In every election since 1997 the winning party has committed to reducing net migration. The topic of immigration further played an important role in the success of the Leave campaign and, in light of the crises facing housing supply and public services, mass immigration to the UK continues to represent a pressing issue for the British public. Though the liberal position must be to defend the economic virtues of a free movement of labour, it would be naive to ignore the social and political realities of the United Kingdom as a nation-state.
We unfortunately do not live under the laissez-faire conditions a more open borders policy would require. Perhaps, the most relevant feature of our system that should be pointed to as evidence is our expansive welfare state, which now encompasses free education, free healthcare, and the provision of social housing and social security. The level of public spending per capita on the welfare state makes a net contribution to the public finances unachievable for most. Consequently, the economic benefits of mass immigration are not so certain.
According to a 2018 Migration Advisory Committee report commissioned by the Government, whilst EEA migrants were estimated to have contributed £4.7 billion more in taxes than they took out in welfare and public services, non-EEA migrants had a deficit of £9 billion in the 2016/17 fiscal year. By this estimate, immigration thus resulted in a £4.3 billion cost to the Exchequer. The large number of dependents arriving is partly to blame for this. Recent immigration figures further demonstrate a trend towards a greater intake of non-EEA immigrants, with the 925,000 non-EEA nationals dwarfing the 151,000 EEA nationals in 2022. This could lead to greater deficits. Whilst some dynamic analysis of immigrants’ lifetime financial contributions has suggested ultimately positive contributions for all categories of immigrants, these figures were questionably adjusted under the assumption that there would be, in the long-term, balanced budgets and zero government borrowing.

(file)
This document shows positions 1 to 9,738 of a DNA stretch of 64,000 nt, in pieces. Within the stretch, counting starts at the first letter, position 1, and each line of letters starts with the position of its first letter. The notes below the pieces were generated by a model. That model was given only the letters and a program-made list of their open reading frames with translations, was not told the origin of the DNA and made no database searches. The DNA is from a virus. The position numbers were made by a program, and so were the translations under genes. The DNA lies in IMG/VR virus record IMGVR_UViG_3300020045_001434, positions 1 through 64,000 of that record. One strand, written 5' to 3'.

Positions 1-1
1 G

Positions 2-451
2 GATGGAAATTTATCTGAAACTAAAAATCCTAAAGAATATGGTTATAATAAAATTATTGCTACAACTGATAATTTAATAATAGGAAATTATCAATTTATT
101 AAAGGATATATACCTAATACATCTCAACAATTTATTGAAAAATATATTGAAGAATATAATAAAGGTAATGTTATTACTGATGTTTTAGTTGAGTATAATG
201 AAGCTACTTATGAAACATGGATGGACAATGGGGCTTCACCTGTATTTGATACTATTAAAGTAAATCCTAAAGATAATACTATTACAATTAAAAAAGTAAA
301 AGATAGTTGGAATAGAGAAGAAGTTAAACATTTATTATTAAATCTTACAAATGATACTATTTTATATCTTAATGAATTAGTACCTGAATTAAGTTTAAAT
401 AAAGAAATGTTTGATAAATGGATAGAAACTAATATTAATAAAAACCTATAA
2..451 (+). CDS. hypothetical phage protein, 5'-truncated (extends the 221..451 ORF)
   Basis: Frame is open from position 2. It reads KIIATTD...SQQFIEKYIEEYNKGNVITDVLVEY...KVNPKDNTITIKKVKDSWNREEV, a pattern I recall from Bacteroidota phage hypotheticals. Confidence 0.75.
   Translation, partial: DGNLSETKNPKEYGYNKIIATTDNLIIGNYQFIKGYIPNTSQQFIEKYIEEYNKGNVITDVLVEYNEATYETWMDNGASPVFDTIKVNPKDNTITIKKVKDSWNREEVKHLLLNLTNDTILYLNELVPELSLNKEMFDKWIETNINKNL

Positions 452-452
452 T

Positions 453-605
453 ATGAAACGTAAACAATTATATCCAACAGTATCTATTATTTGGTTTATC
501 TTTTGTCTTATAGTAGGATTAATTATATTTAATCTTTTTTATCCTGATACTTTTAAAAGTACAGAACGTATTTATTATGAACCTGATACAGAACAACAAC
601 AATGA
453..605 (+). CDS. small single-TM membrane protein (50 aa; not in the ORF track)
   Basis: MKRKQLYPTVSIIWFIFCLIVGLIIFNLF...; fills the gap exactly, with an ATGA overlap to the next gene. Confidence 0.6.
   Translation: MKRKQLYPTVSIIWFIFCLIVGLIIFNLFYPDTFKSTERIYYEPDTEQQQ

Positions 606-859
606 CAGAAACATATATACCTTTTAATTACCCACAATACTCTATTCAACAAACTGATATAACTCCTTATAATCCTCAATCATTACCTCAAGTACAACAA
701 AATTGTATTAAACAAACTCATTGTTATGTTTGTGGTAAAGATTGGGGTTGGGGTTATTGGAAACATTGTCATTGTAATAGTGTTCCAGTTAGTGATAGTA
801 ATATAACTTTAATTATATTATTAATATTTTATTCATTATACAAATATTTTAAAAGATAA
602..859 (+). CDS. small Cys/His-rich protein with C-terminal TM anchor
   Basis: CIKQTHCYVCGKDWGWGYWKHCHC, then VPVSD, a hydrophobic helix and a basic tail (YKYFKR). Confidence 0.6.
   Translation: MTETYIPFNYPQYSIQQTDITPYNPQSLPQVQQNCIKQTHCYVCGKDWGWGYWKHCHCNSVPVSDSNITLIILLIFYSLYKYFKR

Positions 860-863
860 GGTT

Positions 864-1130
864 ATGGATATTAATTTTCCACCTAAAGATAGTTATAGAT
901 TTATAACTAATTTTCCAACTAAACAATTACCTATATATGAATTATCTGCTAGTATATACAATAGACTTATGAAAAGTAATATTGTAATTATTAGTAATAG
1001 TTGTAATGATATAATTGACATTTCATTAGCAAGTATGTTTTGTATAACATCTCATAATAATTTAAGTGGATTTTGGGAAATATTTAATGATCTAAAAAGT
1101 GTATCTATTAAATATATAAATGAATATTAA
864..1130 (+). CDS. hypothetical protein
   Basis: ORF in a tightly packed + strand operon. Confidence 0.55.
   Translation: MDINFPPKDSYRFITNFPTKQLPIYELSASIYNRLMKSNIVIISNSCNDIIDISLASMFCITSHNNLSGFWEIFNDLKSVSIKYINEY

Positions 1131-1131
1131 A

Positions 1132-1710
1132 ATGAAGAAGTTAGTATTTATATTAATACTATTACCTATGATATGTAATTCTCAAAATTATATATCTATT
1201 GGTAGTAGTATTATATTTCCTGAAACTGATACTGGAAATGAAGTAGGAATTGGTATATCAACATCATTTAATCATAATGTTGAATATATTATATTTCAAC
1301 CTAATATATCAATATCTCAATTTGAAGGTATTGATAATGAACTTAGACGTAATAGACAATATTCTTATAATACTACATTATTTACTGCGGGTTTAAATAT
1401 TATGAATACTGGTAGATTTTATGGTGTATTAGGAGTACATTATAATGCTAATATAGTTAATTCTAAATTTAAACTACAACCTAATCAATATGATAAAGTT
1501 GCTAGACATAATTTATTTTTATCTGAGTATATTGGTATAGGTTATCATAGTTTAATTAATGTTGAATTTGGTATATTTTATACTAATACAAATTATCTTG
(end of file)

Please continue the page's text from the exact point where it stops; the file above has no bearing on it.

Beyond the balance sheets, mass immigration does not appear to have brought about massive increases in productivity and technological innovation. Nor has it solved labour shortage issues, as its proponents have promised it would. The International Federation of Robotics has pointed out that the UK in fact has the lowest level of industrial automation in the developed world. The recent period of mass immigration has also coincided with the slowest era of growth in the past two and a half centuries. By artificially incentivising people to come to the UK with easy access to public services and welfare, might we be preventing proper investment in automation? After all, it was the anti-capitalistic importing of free slave labour to the antebellum American South that impeded economic development there. Similarly, high fertility rates in Sub-Saharan Africa have not brought about economic prosperity for those people either.
The problems mass immigration has contributed to are palpable. The housing stock is severely inadequate, largely due to political NIMBYism. Last year, as many as 230,000 new homes were required to keep up with demand in England, yet there were only 178,000 net dwelling completions. Couple this with hundreds of thousands more people entering the rental market year on year and there is simply not the political will nor ability to satisfy the level of demand. The same problem arises for access to public services. Lengthy waiting lists and limited school places are now established features of our welfare state. A record 7.47 million people were waiting for routine hospital treatment this year. Simultaneously, the same welfare state is incentivising millions of people capable of filling our skills gap to stay at home through out-of-work benefits.
All of these issues result from state interference with the essential principle of free association. In the same way that private property owners strictly police who may enter and use their property, it seems reasonable that the state could be expected to also sensibly police the use of ‘public property’ on behalf of the real proprietors of that property – the taxpayers. However, the current de facto open borders policy represents a compulsory opening up of public property against the wishes of the taxpayer. Taxpayers are then forced by the welfare state to subsidise and share with those they would not voluntarily choose to.
For now, the public should be sceptical of mass immigration and attempts by the political class to socially engineer the population. But rather than an opposition to immigration based on protectionism or distrust of market forces, the correct and liberal case against mass immigration ought to be founded on the principle of free association.